When Brian reached the sixteen-mile mark, he made a right turn into the thick of hundreds of thousands of people who come out every year to cheer on the runners.Then came the hills.The crowds were deepening; their roars of cheering deafening. At the beginning of the five miles of killer hills, the ‘road’ became a mere ten to fifteen foot-wide channel. Layers of people shouted encouragement to every single one of the thousands of runners.

Brian was wearing his Clancy Ross Mr. America Club singlet and as the cheering swelled, cries of “go Clancy!”  and “hit those hills Mr. America!” thundered all around him. Suddenly, Brian felt the almost hysterical scene of the thousands of waving, cheering, roaring mob of well-wishers—disappear. He entered a placid zone; merely a point on the road; in the state; in the country—in the world. He felt as though he was slightly above and to one side of himself, watching his movement, his stride, his posture. His back straight and strong; his arms moving in perfect rhythm with his strides; his entire body leaning into the hill while he pumped his legs with a shorter stride; all those areas of muscles and tendons Clancy promised—guaranteed—would power him through the hills.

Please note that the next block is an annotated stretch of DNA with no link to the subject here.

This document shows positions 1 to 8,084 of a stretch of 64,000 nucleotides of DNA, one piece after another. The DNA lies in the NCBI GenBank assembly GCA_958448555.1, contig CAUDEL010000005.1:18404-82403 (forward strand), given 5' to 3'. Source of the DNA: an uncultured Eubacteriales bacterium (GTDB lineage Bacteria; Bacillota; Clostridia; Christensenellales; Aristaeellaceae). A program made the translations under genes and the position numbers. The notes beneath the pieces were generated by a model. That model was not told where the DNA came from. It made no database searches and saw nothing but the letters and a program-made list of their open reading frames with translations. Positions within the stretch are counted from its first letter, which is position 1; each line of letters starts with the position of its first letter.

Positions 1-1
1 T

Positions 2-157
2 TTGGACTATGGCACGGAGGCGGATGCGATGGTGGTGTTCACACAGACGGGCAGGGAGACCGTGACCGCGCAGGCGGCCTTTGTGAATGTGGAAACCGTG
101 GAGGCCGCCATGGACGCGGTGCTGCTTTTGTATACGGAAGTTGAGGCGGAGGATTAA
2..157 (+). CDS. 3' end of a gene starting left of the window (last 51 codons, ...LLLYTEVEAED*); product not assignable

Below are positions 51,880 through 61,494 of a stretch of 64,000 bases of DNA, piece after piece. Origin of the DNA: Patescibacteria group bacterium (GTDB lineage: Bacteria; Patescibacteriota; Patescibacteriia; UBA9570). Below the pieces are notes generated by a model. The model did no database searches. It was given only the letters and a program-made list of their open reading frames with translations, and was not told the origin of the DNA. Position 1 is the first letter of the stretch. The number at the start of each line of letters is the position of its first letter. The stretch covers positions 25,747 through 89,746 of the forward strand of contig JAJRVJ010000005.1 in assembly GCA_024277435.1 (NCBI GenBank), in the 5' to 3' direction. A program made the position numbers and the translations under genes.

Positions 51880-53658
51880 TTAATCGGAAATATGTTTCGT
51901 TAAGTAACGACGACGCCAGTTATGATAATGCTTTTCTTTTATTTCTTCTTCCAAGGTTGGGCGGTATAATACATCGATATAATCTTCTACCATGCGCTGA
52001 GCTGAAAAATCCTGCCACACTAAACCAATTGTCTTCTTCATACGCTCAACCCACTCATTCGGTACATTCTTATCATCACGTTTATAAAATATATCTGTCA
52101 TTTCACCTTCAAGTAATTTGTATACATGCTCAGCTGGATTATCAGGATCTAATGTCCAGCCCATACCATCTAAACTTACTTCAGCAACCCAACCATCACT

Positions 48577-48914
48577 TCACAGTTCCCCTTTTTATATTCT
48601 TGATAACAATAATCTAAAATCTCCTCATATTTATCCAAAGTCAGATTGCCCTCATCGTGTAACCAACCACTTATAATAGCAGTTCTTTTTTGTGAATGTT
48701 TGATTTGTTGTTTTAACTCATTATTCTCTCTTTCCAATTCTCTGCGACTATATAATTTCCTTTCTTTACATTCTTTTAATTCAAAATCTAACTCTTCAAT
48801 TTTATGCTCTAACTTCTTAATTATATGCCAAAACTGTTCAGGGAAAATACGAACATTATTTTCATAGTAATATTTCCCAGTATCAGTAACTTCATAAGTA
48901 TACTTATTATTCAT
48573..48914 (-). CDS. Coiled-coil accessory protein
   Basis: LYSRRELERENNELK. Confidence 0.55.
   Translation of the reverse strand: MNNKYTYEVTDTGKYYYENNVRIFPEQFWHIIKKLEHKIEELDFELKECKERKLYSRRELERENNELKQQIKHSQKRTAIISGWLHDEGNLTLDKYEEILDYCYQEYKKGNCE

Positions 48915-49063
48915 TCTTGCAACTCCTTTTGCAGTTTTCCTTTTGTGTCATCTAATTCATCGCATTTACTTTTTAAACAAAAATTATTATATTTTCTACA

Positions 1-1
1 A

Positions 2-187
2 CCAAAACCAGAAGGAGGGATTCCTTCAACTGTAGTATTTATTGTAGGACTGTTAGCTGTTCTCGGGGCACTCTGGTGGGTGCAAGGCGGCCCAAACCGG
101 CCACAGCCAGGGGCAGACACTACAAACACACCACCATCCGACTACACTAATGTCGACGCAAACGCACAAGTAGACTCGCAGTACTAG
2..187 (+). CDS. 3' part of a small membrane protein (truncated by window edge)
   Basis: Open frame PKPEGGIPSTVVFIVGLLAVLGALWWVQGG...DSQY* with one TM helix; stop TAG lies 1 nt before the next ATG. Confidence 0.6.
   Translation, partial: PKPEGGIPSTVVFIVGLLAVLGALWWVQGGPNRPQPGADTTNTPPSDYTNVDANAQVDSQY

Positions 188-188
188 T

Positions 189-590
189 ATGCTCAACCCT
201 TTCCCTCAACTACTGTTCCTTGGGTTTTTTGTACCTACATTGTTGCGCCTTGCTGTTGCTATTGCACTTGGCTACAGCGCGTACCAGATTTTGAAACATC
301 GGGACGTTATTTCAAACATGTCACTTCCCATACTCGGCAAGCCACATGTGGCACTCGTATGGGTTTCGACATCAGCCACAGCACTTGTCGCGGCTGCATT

His inner peace was so complete that despite being in the middle of vocal chaos, he heard only his breathing. He sensed his body propelling him forward. He felt comfortably alone. At that point, Brian understood he was in some aberrant reality. He was not truly all alone, because before him, facing him, dancing in his vision through the drizzle, was Clancy. “Okay, Brian, now’s your time. Here’s where I come in. Here’s where all those hours; all that sweat makes a difference.”  He smiled and vanished.

Brian drew in a large amount of air before saying aloud: “Okay Clancy, do your stuff!” He smiled, and slipped into overdrive.

*